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This past weekend I had the privilege to attend the 3rd Botswana International Renal Conference which was arranged by Nephrology Society of Botswana (Nesbo). This was a well-attended conference with well acclaimed international and local speakers under the theme; “Advancing Kidney Care in Sub Saharan Africa”.
What stood out for me as an adult physician was the plight of pediatricians and pediatric nephrologists in treating kidney disease in children. Hence this week I decided to discuss the above topic to sensitize readers on when to suspect kidney disease in children.
Kidney disease in children is not very common. There is limited data with regards to the prevalence of kidney disease in children, however it remains a debilitating condition when it occurs especially worse in low resourced areas. Kidney disease is a condition whereby the kidneys are unable to filter the blood properly through the kidneys resulting in an accumulation of toxic waste and fluid in the body.
It can be classified as acute or chronic kidney injury depending on whether the decrease in kidney function is over a short period of time or its gradual over a long period of time.
In the early phases of kidney disease, they may be no symptoms, however as the disease progresses these children become symptomatic. Some of the symptoms suggestive or worrisome of kidney disease include; swelling of the feet, hands and puffiness of the face, a decrease in urine output, some children may have an increase in urine production resulting in bed wetting, a change in the colour of urine resulting in coke colored urine and foamy urine.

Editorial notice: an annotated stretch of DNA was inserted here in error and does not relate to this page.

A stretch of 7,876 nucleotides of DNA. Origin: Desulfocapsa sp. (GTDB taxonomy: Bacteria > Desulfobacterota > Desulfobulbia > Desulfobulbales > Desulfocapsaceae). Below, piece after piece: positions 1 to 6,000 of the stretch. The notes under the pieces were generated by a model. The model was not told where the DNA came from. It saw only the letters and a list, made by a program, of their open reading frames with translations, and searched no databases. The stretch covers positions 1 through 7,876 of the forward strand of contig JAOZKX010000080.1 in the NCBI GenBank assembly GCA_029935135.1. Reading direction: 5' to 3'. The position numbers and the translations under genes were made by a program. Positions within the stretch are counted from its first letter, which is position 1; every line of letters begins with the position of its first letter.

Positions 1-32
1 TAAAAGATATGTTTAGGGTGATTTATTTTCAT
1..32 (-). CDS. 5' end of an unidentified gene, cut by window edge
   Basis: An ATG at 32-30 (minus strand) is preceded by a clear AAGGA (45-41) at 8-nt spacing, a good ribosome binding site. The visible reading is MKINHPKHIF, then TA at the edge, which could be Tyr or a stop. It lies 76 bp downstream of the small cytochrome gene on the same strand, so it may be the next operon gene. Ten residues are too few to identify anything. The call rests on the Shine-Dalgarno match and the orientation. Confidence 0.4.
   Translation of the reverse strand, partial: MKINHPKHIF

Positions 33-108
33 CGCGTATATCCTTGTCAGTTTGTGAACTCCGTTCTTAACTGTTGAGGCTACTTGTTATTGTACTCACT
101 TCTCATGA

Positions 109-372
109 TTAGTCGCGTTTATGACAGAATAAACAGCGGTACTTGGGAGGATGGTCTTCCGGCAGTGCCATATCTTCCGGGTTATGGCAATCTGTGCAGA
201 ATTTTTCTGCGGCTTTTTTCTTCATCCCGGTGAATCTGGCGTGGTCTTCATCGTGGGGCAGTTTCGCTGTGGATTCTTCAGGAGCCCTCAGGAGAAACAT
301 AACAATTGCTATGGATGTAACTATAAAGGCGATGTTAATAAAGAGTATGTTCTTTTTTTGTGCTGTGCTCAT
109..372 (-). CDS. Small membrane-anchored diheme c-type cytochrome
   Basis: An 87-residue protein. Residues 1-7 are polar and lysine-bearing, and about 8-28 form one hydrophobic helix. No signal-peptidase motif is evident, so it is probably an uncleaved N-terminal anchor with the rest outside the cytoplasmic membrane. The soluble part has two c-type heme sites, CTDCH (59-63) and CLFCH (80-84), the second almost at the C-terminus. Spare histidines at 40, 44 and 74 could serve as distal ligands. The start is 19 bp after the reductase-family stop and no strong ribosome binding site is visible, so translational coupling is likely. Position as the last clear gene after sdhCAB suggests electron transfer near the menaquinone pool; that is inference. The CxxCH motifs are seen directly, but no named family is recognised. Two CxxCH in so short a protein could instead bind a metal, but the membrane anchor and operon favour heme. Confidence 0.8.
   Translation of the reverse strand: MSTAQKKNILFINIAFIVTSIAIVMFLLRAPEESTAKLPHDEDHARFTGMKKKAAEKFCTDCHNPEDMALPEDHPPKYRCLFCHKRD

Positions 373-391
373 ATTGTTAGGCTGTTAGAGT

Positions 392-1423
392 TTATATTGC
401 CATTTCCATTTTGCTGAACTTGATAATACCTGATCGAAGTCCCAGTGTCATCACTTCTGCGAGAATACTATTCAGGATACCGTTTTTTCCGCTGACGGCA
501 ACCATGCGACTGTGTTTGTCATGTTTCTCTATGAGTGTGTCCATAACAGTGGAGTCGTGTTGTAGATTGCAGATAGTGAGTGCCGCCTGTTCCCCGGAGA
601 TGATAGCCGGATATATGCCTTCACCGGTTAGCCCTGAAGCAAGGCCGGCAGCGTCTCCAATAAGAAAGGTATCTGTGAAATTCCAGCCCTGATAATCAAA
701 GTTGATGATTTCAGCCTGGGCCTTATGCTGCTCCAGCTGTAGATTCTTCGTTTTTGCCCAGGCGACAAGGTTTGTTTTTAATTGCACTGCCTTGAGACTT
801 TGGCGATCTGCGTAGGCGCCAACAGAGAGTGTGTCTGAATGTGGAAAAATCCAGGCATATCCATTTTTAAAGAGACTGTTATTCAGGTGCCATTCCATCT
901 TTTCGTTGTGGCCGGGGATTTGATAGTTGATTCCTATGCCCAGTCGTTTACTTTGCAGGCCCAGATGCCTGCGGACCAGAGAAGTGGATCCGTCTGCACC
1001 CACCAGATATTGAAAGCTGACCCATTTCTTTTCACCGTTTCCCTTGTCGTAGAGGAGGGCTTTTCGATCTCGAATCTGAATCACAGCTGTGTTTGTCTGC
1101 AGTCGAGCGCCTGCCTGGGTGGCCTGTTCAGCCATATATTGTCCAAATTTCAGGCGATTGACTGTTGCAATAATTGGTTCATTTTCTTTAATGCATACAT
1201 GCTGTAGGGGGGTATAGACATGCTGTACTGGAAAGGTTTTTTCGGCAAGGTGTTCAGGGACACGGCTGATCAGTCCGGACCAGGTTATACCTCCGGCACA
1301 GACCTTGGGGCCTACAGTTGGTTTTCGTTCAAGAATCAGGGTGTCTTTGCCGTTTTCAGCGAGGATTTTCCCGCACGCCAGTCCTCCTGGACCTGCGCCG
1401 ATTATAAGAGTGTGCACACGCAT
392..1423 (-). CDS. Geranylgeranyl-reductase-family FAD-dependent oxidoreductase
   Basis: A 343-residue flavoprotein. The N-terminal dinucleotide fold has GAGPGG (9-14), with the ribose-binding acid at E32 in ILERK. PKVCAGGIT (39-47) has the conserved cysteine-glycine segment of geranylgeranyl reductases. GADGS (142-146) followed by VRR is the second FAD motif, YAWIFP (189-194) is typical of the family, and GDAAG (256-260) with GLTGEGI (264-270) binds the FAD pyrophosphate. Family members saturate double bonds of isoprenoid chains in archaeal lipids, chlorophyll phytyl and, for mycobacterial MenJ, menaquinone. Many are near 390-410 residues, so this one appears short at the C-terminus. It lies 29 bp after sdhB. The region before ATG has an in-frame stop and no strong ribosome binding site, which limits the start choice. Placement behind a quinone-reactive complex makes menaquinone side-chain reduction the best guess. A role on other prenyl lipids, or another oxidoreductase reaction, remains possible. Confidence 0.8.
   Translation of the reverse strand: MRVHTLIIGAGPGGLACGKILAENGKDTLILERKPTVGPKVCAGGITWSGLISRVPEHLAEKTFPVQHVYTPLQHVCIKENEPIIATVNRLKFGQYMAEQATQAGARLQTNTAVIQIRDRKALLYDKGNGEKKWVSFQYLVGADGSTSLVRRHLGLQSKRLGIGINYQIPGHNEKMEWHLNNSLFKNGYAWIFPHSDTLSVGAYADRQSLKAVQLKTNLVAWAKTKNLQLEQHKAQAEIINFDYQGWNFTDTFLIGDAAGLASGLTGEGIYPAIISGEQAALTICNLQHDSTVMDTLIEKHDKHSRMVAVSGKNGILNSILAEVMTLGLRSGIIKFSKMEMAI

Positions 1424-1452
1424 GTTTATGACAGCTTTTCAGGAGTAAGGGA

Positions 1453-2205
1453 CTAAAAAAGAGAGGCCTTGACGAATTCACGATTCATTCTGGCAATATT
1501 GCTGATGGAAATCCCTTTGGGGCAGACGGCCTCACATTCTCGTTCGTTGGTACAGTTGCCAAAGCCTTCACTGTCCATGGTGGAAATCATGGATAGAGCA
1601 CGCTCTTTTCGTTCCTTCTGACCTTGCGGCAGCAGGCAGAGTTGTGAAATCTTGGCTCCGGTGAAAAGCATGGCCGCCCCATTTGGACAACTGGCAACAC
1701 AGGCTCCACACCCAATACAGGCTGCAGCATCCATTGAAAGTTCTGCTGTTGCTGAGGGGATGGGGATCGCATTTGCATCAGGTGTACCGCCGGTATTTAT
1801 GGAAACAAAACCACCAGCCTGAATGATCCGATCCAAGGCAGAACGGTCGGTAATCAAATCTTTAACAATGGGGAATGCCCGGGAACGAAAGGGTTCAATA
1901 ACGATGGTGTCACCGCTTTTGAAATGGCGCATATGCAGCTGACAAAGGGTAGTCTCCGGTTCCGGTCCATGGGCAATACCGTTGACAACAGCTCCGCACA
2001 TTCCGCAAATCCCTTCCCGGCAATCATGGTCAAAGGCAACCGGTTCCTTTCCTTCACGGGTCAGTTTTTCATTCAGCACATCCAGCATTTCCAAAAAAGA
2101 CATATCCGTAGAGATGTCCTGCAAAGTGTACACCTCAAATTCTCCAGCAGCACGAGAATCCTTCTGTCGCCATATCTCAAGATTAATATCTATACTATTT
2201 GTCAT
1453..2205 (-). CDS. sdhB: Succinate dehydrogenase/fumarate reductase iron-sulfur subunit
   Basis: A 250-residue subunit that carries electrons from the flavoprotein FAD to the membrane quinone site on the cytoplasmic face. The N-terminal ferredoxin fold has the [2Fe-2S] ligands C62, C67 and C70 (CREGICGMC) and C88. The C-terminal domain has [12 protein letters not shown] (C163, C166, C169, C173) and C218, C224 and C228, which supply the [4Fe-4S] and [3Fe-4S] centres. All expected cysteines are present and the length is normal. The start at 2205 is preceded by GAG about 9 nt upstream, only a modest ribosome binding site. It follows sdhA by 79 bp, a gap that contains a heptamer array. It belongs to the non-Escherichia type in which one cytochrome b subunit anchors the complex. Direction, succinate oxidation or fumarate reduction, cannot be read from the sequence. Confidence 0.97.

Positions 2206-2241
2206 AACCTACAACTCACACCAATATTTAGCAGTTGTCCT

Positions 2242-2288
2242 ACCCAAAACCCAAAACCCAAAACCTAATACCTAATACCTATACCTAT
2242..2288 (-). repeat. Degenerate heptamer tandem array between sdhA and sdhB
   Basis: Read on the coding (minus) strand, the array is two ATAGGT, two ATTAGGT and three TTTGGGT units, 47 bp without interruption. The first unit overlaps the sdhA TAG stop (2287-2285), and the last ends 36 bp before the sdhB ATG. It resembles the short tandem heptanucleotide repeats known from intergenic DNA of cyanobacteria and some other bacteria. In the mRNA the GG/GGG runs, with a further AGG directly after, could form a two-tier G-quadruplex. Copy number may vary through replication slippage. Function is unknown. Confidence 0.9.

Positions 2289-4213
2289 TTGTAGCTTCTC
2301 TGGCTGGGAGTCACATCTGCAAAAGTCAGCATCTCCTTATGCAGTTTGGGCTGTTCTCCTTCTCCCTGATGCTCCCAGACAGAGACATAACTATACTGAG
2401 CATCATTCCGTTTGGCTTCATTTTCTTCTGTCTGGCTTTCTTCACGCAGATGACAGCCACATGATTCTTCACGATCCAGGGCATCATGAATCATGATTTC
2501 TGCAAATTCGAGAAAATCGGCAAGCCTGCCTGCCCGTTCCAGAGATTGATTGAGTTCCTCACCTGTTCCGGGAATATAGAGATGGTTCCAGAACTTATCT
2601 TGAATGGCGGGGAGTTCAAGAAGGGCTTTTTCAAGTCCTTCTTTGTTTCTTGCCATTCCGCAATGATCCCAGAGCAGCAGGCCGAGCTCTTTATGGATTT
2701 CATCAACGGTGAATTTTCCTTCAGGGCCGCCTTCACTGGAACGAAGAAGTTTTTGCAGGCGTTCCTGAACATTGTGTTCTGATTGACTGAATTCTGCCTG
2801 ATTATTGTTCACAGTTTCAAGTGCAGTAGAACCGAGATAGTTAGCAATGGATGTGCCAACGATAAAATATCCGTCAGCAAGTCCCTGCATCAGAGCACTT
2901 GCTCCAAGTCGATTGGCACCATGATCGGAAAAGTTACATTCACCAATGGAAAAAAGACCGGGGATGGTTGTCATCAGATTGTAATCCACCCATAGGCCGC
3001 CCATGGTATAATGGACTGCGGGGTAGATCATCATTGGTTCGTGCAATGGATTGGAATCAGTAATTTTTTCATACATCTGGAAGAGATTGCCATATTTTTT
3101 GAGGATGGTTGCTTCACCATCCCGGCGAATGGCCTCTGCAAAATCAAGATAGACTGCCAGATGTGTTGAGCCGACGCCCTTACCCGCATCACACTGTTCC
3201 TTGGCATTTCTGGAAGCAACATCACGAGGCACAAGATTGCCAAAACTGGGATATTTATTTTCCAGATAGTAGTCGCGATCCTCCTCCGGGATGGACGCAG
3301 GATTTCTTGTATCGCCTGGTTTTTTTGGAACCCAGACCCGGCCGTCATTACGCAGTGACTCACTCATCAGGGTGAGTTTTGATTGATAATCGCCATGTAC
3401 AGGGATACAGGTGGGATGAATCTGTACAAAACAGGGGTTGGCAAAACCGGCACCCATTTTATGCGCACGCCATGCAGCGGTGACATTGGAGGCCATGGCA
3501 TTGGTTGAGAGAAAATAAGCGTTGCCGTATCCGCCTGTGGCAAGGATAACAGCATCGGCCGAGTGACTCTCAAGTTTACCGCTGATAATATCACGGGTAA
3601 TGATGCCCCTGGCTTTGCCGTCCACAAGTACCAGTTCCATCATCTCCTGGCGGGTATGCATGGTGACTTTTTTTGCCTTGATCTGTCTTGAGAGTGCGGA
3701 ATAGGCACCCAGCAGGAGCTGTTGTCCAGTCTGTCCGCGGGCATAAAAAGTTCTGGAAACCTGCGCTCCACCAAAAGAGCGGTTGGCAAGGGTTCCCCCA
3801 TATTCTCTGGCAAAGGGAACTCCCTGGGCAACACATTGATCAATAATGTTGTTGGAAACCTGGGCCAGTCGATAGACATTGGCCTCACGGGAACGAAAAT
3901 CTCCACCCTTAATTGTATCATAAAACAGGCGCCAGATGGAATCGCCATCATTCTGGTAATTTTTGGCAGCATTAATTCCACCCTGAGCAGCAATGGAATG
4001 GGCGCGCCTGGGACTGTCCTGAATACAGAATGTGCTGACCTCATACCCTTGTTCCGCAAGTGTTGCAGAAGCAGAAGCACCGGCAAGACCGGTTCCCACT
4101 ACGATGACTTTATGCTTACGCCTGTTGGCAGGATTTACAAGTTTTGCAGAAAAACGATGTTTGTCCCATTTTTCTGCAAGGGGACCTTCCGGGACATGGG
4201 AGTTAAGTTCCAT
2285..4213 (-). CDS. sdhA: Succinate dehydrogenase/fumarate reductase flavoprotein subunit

Other non-specific symptoms of kidney disease include; tiredness, poor appetite, stunted growth, weakness, nausea, vomiting, itchiness and shortness of breath. These symptoms vary amongst children depending on the nature and the severity of the kidney disease.
They are several conditions that cause kidney disease in children. The commonest being birth defects, infections, urine blockage or reflux, nephrotic syndrome, systemic diseases and hereditary conditions.
When kidney disease is suspected it is important to contact a health care professional timeously. Several tests can be done including urine tests, blood tests, and ultrasound scan of the kidneys in order to diagnose a kidney disease. When necessary, a kidney biopsy can be done, which a procedure where a small piece of a kidney is taken with a needle and viewed under a microscope to assess the nature of the kidney disease. In certain instances, genetic testing is also done to diagnose genetic disorders that cause kidney disease.
Early diagnosis and treatment of kidney disease is important to avoid long term complications. When not adequately treated these children are often left very sick with very poor outlooks in future.